Defining Crimes Against Humanity in the Rome Statute of the International Criminal Court

Fordham International Law Journal, Dec 1998

In Part I, this Article surveys the evolution of crimes against humanity. This part reviews interpretations of crimes against humanity by post-World War II tribunals, national courts, and the International Law Commission ("ILC"). Part II examines the formulation of crimes against humanity in the statutes that established the International Criminal Tribunals for the former Yugoslavia ("ICTY") and the International Criminal Tribunal for Rwanda ("ICTR"). It also looks at how the reports issued in connection with the ICTY statute and the case law from the ICTY dealt with crimes against humanity. Part III draws some preliminary conclusions regarding the status of crimes against humanity in international law in the period directly preceding the Rome Conference and analyzes the relative authority of the various sources of law discussed in Parts I and II. In Part IV, this Article surveys the issues raised by government delegates regarding crimes against humanity during the negotiations on the draft statute for an ICC from 1994 to 1998. Finally, Part V examines the debates on crimes against humanity that took place during the Rome Conference and analyzes the definition of crimes against humanity adopted in the Rome Statute.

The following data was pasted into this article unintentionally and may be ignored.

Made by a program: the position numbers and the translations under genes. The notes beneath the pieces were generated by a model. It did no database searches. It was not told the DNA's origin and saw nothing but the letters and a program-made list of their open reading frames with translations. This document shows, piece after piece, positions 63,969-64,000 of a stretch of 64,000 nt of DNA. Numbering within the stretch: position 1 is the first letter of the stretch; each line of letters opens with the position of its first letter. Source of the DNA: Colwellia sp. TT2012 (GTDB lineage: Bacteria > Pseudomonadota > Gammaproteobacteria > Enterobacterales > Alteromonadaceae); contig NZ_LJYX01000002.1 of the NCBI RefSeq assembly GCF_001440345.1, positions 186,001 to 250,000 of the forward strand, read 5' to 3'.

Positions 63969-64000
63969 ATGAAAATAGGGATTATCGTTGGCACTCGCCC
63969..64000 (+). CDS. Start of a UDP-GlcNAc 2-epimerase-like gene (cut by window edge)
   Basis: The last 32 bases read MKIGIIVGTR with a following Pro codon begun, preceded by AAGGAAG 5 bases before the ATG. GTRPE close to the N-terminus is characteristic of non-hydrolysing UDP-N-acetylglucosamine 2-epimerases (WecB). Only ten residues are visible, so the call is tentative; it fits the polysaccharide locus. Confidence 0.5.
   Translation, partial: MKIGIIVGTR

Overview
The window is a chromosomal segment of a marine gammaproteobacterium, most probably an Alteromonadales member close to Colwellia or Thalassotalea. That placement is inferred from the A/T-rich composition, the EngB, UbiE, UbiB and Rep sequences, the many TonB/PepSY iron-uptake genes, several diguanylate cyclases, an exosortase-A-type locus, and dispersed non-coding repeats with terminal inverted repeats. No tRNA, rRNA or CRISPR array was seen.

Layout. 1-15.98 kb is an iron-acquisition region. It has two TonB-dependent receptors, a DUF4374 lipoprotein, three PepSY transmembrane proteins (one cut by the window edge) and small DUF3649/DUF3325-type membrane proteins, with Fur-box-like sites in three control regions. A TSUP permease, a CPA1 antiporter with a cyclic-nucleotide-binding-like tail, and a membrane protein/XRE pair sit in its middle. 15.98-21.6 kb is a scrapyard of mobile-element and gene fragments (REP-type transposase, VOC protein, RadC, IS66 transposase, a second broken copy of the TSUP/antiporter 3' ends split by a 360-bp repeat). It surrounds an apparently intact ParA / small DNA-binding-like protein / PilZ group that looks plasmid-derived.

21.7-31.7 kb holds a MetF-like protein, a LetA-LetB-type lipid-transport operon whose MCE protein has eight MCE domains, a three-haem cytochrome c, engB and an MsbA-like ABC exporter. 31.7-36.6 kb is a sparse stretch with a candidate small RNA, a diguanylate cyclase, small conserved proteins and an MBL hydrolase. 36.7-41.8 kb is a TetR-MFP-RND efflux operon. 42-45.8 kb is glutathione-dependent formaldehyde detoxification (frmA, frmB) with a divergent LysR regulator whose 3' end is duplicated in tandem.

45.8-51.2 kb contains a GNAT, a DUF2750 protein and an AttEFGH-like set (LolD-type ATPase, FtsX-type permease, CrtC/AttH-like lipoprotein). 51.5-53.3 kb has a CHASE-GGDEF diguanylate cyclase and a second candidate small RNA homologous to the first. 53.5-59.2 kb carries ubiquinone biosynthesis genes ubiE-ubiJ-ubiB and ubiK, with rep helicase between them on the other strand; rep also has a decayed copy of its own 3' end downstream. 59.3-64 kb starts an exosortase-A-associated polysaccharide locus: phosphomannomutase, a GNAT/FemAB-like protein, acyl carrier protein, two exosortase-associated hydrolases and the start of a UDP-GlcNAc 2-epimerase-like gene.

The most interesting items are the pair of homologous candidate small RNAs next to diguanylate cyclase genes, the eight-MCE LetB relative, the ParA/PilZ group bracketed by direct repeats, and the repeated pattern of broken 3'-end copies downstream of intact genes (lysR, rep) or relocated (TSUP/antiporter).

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Defining Crimes Against Humanity in the Rome Statute of the International Criminal Court